Usually when people call us, it’s through the emergency number, and when it’s for Snohomish County, we respond with the permission or by request of the Sheriff’s Office. Snohomish County has a lot of trails without cell service, so if someone needs rescue service by either us or regular search and rescue, there’s a long hike and often a drive involved.
In the case of German Shepherd Mason’s owners, one of them was a ham radio operator and was able to radio for help and request search and rescue assistance from about three miles up the Greider Lake Trail. Mason, who was on a leash, had slipped about 50 feet down a steep slope and was unable to get back up to the top.
The sheriff gave us a call and we headed out. The first set of volunteers arrived in time to head out at 7 pm. They split into two teams. The first were WASART technical rescue team (TRT) members and the second were WASART support members who helped carry equipment. A third team departed from base at 8 pm and consisted of a WASART TRT member and one member from Snohomish County Volunteer Search and Rescue (SCVSAR). She was also a technical rescue-trained volunteer.
The Greider Lake Trail is about two miles of mostly flat surface broken up with some dips where large culverts are buried. After the two miles you get to the official trailhead which then heads up into a series of switchbacks. We made it up in about 1 hour and 45 minutes. The first team was able to set up a simple rappel to reach Mason, who had made his way back up a bit, but was unable to go farther due to the terrain.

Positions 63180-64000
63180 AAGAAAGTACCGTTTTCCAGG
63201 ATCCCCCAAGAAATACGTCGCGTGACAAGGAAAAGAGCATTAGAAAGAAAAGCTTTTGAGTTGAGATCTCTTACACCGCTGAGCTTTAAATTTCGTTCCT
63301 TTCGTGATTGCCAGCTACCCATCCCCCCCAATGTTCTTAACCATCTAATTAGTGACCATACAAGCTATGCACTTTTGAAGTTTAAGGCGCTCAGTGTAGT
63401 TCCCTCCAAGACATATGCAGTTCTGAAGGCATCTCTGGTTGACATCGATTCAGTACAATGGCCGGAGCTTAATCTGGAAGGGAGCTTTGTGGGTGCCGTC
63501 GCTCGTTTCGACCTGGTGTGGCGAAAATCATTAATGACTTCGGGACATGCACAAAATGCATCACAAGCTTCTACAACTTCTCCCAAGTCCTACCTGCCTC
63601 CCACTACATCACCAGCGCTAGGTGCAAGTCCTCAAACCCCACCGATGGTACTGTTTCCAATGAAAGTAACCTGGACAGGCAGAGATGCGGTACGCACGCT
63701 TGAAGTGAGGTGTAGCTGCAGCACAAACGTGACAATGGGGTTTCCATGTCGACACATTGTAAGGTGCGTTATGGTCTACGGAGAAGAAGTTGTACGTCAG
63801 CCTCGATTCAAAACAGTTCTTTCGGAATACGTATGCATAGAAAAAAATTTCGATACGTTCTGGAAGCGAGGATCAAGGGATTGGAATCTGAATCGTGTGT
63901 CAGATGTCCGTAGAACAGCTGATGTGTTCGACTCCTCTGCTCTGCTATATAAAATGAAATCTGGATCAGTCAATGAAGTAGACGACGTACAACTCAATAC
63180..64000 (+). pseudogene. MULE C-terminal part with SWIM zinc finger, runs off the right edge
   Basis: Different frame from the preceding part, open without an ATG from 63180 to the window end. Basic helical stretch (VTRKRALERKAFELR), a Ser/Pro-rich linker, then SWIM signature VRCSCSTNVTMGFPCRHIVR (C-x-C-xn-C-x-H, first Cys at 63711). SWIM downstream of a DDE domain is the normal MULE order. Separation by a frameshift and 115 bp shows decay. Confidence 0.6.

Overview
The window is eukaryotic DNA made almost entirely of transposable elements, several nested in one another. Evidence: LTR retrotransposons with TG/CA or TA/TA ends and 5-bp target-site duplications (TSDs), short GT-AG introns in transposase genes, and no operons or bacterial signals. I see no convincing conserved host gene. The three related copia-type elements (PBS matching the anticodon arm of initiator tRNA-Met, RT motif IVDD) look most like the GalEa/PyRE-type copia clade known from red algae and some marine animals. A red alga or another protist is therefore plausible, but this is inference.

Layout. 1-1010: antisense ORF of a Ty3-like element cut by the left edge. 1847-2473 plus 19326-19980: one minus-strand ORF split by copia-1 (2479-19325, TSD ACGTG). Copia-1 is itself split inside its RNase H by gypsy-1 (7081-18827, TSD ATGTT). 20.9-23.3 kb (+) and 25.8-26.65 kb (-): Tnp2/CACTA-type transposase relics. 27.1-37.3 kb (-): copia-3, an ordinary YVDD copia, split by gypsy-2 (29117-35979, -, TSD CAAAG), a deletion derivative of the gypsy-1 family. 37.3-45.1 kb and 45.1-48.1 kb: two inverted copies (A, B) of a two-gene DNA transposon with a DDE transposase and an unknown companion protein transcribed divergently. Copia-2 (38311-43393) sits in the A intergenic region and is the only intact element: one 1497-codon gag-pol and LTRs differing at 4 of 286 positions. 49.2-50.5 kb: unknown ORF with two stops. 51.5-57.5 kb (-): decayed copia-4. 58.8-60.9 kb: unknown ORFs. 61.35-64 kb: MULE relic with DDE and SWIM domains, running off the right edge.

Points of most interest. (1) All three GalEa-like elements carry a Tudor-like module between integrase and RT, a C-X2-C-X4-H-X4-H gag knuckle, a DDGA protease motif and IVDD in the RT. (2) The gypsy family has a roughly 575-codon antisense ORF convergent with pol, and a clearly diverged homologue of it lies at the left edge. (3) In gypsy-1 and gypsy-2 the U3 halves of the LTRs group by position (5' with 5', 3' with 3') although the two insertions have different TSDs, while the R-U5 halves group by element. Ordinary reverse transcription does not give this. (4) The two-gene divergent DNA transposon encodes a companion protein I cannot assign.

One of the responders is a vet. He had a quick look at Mason, who appeared uninjured.
We departed the rescue site at about 9:45 pm, and got back to base at about 11:45 pm. We went slower on the way down for safety since it was dark and slippery in places from moisture.
Mason and family headed out. We debriefed and head home with all responders home by 2:15 am.
A big help with this rescue was a ham radio operator who was otherwise not involved as a responder. Thanks to his help, we were able to relay and receive information with our call coordinator, who is the person responsible for making sure we have the resources we need and that we all get back home and are accounted for. Thanks again to SCVSAR, who have been good partners to us the last three rescues for sending out one of their most experienced rope rescue technicians. Thanks to the SnoCo Sheriff’s Office for their continued support of the work we do. Not mentioned here yet is another WASART member who assisted with the maps from afar.
(The photos aren’t great — it was dark, we were occupied with rigging, and sweet Mason isn’t the sort of dog to pose for a photo.)
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